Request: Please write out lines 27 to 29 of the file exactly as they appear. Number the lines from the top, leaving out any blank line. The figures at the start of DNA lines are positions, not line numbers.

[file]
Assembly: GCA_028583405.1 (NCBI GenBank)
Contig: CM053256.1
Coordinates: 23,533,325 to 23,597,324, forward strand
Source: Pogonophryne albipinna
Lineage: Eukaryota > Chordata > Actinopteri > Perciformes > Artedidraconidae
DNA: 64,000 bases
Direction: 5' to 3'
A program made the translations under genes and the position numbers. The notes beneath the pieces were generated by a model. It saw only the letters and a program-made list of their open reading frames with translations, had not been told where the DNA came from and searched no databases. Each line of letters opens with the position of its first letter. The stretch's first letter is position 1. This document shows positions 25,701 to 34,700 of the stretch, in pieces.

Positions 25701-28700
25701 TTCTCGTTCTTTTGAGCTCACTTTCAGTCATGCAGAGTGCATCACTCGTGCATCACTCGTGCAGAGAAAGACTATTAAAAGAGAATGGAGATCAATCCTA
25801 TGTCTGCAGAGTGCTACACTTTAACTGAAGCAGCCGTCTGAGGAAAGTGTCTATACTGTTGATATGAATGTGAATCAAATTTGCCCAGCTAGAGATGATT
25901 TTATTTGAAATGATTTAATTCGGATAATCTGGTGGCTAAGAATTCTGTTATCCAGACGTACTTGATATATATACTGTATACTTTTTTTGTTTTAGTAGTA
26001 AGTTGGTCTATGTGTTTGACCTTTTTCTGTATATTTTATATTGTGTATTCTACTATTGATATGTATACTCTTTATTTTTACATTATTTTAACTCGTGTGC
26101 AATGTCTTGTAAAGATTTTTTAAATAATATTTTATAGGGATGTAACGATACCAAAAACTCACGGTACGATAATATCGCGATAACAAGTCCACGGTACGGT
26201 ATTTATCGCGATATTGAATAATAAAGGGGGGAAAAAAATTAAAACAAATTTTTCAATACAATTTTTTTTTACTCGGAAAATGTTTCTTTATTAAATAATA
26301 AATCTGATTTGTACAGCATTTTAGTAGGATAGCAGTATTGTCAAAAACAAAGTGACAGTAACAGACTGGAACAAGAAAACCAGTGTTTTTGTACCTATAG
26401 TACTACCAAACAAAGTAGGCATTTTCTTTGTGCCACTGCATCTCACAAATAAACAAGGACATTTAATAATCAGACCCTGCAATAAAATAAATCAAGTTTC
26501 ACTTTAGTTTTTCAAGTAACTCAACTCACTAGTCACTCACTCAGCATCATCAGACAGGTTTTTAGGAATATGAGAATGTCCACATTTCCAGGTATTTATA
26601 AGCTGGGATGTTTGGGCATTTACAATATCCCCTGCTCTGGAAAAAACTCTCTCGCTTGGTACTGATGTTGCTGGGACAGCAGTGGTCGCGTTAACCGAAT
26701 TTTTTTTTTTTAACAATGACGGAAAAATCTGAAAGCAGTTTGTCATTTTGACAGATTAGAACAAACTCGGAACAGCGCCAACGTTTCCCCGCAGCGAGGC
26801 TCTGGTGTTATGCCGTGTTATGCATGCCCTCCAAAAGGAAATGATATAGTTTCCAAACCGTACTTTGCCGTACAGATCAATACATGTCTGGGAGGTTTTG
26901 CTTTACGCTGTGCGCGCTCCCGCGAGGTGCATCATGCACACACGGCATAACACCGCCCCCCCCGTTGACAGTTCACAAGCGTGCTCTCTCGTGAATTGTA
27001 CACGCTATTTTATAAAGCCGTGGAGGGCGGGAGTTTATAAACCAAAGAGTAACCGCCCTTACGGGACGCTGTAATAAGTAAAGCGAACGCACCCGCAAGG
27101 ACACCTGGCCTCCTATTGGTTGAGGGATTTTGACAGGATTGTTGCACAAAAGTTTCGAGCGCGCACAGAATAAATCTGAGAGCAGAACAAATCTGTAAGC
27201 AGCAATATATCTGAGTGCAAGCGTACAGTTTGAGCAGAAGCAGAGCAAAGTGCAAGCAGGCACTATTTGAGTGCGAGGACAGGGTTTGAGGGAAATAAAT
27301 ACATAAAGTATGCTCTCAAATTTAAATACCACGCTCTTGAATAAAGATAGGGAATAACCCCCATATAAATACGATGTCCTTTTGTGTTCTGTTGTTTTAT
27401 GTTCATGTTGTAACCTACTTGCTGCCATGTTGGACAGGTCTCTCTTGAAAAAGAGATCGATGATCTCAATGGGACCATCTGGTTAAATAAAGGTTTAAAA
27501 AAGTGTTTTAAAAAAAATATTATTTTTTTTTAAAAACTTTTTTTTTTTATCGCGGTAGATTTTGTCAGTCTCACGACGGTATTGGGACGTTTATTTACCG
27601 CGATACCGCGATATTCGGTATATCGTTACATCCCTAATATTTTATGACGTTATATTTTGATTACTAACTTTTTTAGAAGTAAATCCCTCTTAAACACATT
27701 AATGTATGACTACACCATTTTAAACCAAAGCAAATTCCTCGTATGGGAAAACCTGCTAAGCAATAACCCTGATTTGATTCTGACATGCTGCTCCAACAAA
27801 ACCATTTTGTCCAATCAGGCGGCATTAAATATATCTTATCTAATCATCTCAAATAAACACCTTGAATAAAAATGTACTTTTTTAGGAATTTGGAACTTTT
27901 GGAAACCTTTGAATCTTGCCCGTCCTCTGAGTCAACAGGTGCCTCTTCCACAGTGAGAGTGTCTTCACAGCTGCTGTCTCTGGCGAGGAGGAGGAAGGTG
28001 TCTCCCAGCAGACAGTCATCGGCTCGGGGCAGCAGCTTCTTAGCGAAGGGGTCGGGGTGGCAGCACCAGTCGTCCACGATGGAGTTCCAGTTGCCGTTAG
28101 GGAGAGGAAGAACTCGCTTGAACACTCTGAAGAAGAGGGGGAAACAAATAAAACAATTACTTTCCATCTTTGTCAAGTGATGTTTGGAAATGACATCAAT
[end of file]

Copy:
27401 GTTCATGTTGTAACCTACTTGCTGCCATGTTGGACAGGTCTCTCTTGAAAAAGAGATCGATGATCTCAATGGGACCATCTGGTTAAATAAAGGTTTAAAA
27501 AAGTGTTTTAAAAAAAATATTATTTTTTTTTAAAAACTTTTTTTTTTTATCGCGGTAGATTTTGTCAGTCTCACGACGGTATTGGGACGTTTATTTACCG
27601 CGATACCGCGATATTCGGTATATCGTTACATCCCTAATATTTTATGACGTTATATTTTGATTACTAACTTTTTTAGAAGTAAATCCCTCTTAAACACATT